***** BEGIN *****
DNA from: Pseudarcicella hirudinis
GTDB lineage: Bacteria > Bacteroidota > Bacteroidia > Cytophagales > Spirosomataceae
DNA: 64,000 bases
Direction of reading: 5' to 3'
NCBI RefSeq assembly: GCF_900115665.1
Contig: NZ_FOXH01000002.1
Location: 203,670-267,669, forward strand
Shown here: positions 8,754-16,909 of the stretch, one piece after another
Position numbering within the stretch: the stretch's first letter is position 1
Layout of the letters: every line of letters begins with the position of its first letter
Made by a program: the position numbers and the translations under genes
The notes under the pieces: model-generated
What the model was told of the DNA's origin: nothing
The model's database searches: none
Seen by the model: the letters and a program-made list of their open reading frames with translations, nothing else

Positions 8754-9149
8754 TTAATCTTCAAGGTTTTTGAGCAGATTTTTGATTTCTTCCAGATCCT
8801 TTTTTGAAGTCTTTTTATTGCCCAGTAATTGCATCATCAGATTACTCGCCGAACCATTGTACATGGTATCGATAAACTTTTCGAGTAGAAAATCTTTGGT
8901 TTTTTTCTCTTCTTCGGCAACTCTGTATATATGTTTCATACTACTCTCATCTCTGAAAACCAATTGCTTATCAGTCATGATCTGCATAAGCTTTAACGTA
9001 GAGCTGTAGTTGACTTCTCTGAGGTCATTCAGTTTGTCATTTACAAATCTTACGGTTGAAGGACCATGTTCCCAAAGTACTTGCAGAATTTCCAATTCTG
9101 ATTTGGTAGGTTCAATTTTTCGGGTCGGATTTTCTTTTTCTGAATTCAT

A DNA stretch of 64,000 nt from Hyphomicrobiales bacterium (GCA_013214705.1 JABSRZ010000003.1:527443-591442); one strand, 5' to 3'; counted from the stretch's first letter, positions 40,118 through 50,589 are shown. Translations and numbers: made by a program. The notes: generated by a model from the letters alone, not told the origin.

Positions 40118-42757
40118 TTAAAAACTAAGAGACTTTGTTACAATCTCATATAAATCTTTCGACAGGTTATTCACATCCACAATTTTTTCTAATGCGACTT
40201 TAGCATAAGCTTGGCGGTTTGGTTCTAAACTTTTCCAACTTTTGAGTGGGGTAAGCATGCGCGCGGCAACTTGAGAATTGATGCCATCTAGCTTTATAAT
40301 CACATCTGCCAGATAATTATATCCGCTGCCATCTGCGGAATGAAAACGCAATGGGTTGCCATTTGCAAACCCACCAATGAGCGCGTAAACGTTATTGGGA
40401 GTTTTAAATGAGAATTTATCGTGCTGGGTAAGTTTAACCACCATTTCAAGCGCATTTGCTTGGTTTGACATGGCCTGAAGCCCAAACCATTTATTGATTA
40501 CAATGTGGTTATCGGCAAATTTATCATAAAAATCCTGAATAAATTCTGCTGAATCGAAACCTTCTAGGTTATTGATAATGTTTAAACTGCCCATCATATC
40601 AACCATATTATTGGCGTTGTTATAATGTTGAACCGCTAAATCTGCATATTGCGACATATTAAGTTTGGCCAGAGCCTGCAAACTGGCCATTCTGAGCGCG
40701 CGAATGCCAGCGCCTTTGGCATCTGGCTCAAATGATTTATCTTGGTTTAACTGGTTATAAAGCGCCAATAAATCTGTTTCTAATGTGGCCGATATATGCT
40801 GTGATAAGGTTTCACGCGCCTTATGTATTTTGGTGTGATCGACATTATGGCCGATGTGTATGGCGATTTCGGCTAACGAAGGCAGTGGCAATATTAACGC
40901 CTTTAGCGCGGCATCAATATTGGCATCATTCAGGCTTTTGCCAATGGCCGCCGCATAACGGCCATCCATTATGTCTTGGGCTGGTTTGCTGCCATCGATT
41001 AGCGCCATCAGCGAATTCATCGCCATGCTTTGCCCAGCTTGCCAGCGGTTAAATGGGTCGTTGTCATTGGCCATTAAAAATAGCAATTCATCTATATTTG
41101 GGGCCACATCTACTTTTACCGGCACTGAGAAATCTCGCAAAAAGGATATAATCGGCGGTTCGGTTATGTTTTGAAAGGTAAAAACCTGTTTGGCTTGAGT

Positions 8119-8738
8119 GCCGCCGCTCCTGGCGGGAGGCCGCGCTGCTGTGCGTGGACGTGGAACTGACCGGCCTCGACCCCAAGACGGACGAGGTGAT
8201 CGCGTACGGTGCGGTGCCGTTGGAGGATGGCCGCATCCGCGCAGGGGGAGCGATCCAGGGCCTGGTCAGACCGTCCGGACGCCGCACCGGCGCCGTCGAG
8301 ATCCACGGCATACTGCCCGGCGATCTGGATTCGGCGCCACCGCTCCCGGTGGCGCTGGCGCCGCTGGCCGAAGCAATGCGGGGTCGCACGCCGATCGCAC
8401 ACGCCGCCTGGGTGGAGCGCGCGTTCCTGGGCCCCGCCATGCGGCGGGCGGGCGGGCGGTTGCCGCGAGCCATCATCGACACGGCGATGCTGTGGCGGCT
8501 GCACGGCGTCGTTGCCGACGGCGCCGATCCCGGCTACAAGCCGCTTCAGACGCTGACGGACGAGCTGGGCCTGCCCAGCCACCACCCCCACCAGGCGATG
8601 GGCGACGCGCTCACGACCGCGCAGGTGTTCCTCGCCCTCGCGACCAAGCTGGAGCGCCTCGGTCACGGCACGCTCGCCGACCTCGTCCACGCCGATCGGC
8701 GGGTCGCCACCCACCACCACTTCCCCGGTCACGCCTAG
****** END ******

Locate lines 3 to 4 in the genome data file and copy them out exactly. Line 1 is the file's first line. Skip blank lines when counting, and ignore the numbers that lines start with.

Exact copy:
DNA: 64,000 bases
Direction of reading: 5' to 3'